The United States has the most innovative and influential music culture in the world, but much of the legal framework for licensing of music dates back to the early part of the twentieth century, long before the digital revolution in music. Our licensing system is founded on a view that the music marketplace requires a unique level of government regulation, much of it reflected in statutory licensing provisions of the Copyright Act. The Copyright Office believes that the time is ripe to question the existing paradigm for the licensing of musical works and sound recordings and consider meaningful change.
There is a widespread perception that our licensing system is broken. Songwriters and recording artists are concerned that they cannot make a living under the existing structure, which raises serious and systemic concerns for the future. Music publishers and performance rights organizations are frustrated that so much of their licensing activity is subject to government control, so they are constrained in the marketplace. Record labels and digital services complain that the licensing process is burdensome and inefficient, making it difficult to innovate.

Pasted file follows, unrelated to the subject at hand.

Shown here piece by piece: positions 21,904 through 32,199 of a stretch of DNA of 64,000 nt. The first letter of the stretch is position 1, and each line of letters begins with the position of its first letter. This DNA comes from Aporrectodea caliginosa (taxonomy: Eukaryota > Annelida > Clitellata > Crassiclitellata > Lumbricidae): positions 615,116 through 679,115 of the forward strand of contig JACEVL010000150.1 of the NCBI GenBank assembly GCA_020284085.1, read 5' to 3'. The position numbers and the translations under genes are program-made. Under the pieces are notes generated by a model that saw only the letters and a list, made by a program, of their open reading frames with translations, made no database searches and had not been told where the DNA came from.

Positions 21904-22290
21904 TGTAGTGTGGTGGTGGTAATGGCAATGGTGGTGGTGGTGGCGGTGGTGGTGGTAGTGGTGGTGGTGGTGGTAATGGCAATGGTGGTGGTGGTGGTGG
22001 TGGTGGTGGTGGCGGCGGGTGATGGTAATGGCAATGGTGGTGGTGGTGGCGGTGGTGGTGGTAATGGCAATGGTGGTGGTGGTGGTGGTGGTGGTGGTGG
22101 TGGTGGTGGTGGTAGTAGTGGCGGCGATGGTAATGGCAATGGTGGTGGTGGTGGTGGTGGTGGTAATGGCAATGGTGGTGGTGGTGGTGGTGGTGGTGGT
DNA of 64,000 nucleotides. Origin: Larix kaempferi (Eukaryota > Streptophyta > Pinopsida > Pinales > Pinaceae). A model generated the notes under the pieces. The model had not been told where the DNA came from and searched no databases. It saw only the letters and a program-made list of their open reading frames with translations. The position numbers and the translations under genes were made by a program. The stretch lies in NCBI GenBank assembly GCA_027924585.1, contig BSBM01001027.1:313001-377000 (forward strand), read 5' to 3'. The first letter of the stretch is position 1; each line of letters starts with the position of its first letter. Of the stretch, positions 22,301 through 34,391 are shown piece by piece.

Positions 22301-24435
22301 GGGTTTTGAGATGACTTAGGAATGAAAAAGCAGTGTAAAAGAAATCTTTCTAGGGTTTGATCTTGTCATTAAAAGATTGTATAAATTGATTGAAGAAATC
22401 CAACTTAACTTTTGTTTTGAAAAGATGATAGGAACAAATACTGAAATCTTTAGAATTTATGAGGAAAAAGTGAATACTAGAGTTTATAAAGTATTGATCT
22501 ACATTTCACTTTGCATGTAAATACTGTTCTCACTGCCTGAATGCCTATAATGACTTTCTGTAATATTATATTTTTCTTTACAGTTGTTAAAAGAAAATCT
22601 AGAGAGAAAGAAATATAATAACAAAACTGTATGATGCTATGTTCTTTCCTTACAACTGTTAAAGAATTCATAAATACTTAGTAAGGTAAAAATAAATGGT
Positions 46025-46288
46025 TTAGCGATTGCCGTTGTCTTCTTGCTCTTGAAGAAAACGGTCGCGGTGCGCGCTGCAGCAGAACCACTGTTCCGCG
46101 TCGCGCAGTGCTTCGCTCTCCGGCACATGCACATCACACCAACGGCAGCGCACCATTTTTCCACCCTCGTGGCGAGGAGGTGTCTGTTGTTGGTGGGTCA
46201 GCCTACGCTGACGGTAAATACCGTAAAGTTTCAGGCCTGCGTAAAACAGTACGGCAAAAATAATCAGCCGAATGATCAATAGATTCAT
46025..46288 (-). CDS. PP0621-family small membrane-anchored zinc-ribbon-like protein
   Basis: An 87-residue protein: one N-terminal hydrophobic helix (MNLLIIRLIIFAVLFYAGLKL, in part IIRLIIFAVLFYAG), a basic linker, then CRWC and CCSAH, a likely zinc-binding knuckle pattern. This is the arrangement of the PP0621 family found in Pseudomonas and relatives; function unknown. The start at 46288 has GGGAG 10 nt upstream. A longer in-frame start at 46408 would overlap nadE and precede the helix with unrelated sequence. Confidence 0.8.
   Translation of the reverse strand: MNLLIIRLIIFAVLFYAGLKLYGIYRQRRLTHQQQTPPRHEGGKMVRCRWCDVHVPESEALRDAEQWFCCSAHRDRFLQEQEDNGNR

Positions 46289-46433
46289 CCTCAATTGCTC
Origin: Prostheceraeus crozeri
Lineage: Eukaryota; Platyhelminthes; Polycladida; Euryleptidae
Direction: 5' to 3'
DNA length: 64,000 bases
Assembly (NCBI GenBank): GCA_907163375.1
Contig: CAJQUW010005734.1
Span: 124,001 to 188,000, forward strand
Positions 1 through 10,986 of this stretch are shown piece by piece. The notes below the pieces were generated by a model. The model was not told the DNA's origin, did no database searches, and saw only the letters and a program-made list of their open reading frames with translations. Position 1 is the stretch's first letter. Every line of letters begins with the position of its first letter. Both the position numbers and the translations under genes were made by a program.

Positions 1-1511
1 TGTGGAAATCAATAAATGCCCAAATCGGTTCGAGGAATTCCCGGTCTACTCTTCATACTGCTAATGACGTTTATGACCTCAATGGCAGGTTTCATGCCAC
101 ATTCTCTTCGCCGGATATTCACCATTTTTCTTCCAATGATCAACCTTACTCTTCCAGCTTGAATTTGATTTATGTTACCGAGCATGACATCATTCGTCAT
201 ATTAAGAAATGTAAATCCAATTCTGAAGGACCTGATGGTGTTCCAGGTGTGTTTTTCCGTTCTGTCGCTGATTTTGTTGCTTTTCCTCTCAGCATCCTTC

While there is general consensus that the system needs attention, there is less agreement as to what should be done. In this report, after reviewing the existing framework and stakeholders’ views, the Copyright Office offers a series of guiding principles and preliminary recommendations for change. The Office’s proposals are meant to be contemplated together, rather than individually. With this approach, the Office seeks to present a series of balanced tradeoffs among the interested parties to create a fairer, more efficient, and more rational system for all.